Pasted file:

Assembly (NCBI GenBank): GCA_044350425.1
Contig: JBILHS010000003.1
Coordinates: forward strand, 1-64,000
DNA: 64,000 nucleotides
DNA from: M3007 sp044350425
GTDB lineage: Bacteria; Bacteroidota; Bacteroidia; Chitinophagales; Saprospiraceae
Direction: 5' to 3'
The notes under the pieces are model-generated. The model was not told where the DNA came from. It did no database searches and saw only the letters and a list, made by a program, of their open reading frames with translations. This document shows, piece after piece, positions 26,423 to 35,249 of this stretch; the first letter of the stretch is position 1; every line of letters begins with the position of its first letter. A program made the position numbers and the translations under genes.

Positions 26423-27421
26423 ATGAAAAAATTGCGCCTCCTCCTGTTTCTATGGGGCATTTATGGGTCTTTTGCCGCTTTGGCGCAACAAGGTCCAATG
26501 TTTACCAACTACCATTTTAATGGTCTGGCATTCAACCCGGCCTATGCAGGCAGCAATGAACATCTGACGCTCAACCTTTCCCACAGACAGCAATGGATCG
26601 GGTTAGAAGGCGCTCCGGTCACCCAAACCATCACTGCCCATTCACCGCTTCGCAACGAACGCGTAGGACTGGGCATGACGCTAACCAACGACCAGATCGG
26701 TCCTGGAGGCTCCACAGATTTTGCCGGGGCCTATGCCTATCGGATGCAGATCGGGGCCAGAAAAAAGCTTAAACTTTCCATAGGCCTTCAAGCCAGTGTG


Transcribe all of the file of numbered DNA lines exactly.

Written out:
Assembly (NCBI GenBank): GCA_044350425.1
Contig: JBILHS010000003.1
Coordinates: forward strand, 1-64,000
DNA: 64,000 nucleotides
DNA from: M3007 sp044350425
GTDB lineage: Bacteria; Bacteroidota; Bacteroidia; Chitinophagales; Saprospiraceae
Direction: 5' to 3'
The notes under the pieces are model-generated. The model was not told where the DNA came from. It did no database searches and saw only the letters and a list, made by a program, of their open reading frames with translations. This document shows, piece after piece, positions 26,423 to 35,249 of this stretch; the first letter of the stretch is position 1; every line of letters begins with the position of its first letter. A program made the position numbers and the translations under genes.

Positions 26423-27421
26423 ATGAAAAAATTGCGCCTCCTCCTGTTTCTATGGGGCATTTATGGGTCTTTTGCCGCTTTGGCGCAACAAGGTCCAATG
26501 TTTACCAACTACCATTTTAATGGTCTGGCATTCAACCCGGCCTATGCAGGCAGCAATGAACATCTGACGCTCAACCTTTCCCACAGACAGCAATGGATCG
26601 GGTTAGAAGGCGCTCCGGTCACCCAAACCATCACTGCCCATTCACCGCTTCGCAACGAACGCGTAGGACTGGGCATGACGCTAACCAACGACCAGATCGG
26701 TCCTGGAGGCTCCACAGATTTTGCCGGGGCCTATGCCTATCGGATGCAGATCGGGGCCAGAAAAAAGCTTAAACTTTCCATAGGCCTTCAAGCCAGTGTG